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CBCA: John Madden Jr. Leadership Award finalists

Winners: Robert and Judi Newman

By Gigi Sukin

Named after CBCA’s founding chair, The John Madden Jr. Leadership Award honors individuals who inspire participation and contributions to the arts, whether through philanthropy, corporate collecting, volunteer work or advocacy.  Watch a video about the winner and finalists. Duke Hartman High Noon Entertainment’s co-founder Duke Hartman has undoubtedly contributed to the creative economy in Colorado. The TV production hub has produced more than 10,000 programs for 25 networks in its 17 years since doors opened for business. High Noon employs 225 local creative individuals and has hatched a thriving professional industry in the region. With his wife, Pam, Hartman has provided long-term support to the Colorado Shakespeare Festival and Wonderbound, and as an honorary lifetime Trustee for the Colorado Ballet, he works directly with the staff to maximize marketing. . .

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Colorado’s aerospace a ‘champion’ in the sector’s top three trends

By Mike Dano

Jay H. Lindell's official title is "Aerospace and Defense Industry Champion." Late last year, Gov. John Hickenlooper named Lindell to the state's new post in order to push Colorado's aerospace industry forward. And it's no surprise that Hickenlooper selected Lindell as the man for the job: Lindell is a retired Air Force major general with more than 20 years of experience in aerospace. During his military career, Lindell served as "Capability Director" for the U.S. Air Force Global Power Programs at the Pentagon, where he directed policy covering $10 billion worth of equipment. So what is top of mind for Lindell in 2014? 1. "Our economy in Colorado is heavily clustered on government spending," he said. "We'll see a decline in the government spending in space, and that will affect Colorado." 2. "Customers are demanding a premium on space-based information. . .

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CBCA: Philanthropy Award finalists

Winner: Arrow Electronics

By Gigi Sukin

When corporate philanthropy comes in the form of support for the arts, businesses have the potential to impact economic development, education and quality-of-life here in Colorado. The Philanthropy Award honors exemplary corporate citizenship and generosity to arts, cultural projects and organizations. Watch a video about the winner and finalists. Arrow Electronics Though Arrow relocated its headquarters to Denver roughly two years ago, the electronic components provider had no intention of abandoning its 80-year tradition of supporting the arts. “It starts with Arrow’s vision, values and brand message,” said Rich Kylberg, vice president of corporate communications for the $21.4 billion annual revenue business with a 53-country footprint. “A core principle of ours — guiding innovation forward — it’s not just a buzzword … As we were. . .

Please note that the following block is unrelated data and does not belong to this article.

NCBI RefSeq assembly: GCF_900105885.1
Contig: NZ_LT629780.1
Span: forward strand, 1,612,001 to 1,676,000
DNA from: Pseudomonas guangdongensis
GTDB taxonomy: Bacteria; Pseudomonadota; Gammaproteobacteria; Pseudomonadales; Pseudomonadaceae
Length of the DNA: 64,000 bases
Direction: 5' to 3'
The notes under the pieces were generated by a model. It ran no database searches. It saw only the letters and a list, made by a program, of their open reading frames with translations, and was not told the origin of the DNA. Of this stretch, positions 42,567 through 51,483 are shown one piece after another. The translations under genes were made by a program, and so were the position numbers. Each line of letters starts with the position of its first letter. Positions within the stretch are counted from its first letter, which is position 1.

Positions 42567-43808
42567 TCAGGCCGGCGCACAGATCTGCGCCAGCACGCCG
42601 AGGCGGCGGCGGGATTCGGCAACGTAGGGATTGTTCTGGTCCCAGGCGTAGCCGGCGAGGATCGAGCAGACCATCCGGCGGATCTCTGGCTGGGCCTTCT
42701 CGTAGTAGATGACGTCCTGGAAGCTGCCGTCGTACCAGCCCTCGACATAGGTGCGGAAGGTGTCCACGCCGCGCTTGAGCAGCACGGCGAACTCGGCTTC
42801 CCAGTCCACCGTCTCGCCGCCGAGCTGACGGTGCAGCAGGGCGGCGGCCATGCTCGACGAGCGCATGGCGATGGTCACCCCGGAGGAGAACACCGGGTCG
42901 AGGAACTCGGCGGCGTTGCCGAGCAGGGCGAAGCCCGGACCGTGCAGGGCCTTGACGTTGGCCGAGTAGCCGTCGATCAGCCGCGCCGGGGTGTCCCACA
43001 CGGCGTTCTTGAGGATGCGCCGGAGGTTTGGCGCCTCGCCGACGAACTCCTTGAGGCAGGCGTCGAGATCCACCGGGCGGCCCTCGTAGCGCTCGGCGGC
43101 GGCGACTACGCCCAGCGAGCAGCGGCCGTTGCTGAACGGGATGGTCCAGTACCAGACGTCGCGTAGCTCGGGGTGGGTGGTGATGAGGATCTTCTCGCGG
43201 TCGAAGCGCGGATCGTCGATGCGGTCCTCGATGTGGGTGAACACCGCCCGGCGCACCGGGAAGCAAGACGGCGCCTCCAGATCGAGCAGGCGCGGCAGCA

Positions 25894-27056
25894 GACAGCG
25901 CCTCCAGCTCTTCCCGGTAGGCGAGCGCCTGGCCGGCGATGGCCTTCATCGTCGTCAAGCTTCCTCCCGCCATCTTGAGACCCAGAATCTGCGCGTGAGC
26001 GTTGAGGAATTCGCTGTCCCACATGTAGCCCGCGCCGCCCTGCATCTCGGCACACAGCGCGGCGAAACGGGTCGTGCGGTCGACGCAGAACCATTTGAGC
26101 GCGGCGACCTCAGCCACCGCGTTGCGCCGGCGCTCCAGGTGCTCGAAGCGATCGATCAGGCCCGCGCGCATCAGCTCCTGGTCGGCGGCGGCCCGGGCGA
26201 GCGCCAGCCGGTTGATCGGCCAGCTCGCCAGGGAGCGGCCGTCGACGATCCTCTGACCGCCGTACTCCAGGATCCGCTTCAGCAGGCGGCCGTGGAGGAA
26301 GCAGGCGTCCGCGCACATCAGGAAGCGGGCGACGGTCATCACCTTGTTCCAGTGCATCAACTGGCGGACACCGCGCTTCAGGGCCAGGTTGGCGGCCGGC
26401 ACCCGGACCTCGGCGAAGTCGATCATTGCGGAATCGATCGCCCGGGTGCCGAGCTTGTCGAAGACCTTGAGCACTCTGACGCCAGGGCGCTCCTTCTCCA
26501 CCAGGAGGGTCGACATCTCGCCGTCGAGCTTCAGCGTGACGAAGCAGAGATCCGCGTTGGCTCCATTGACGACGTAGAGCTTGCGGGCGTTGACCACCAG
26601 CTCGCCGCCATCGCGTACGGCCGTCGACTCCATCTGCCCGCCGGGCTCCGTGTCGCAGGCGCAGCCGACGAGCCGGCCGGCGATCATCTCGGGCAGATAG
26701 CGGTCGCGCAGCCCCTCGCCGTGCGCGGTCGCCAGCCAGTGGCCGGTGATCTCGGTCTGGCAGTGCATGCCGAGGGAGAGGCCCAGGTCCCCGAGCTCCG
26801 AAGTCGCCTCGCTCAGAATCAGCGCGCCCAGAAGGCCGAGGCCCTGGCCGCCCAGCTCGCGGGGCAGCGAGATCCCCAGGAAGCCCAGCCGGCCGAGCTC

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Navigating the new

How Colorado employers are handling the ACA

By Nora Caley

The Affordable Care Act will not change everyone’s health insurance coverage, but it will likely alter how some businesses offer insurance to their employees, and how individuals shop for insurance. Industry experts say there are some misconceptions about the ACA, familiarly known as Obamacare. Still, small business owners, workers with families, and independent contractors are all faced with challenges due to the new law, but many are determined to figure out the new changes. QUESTIONABLE COVERAGE     The 2010 law was reportedly intended to help uninsured individuals buy insurance, but some adults say they already have insurance, and the new law is not going to help them. Michael R. Davis is an attorney in. . .

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Pot not on top

Legalized marijuana not seen as chief tourism draw

By Maria Martin

Ask experts in the state why tourism spiked in the first part of 2014 and they’ll offer a long list of treasures the state has to offer: spectacular views, the National Western Stock Show and great ski conditions. But even if he had to drum up a “Top 10 reasons people visit Colorado” list, a la David Letterman, the director of the Colorado Tourism Office would not put the legalization of recreational marijuana on the list. “There are too many reasons to come to Colorado for pot to be a decision- maker,” says Al White. While few would argue that Amendment 64 is historically insignificant, in that it makes Colorado the first state where recreational marijuana can be grown and sold legally, White doubts that out-of-state. . .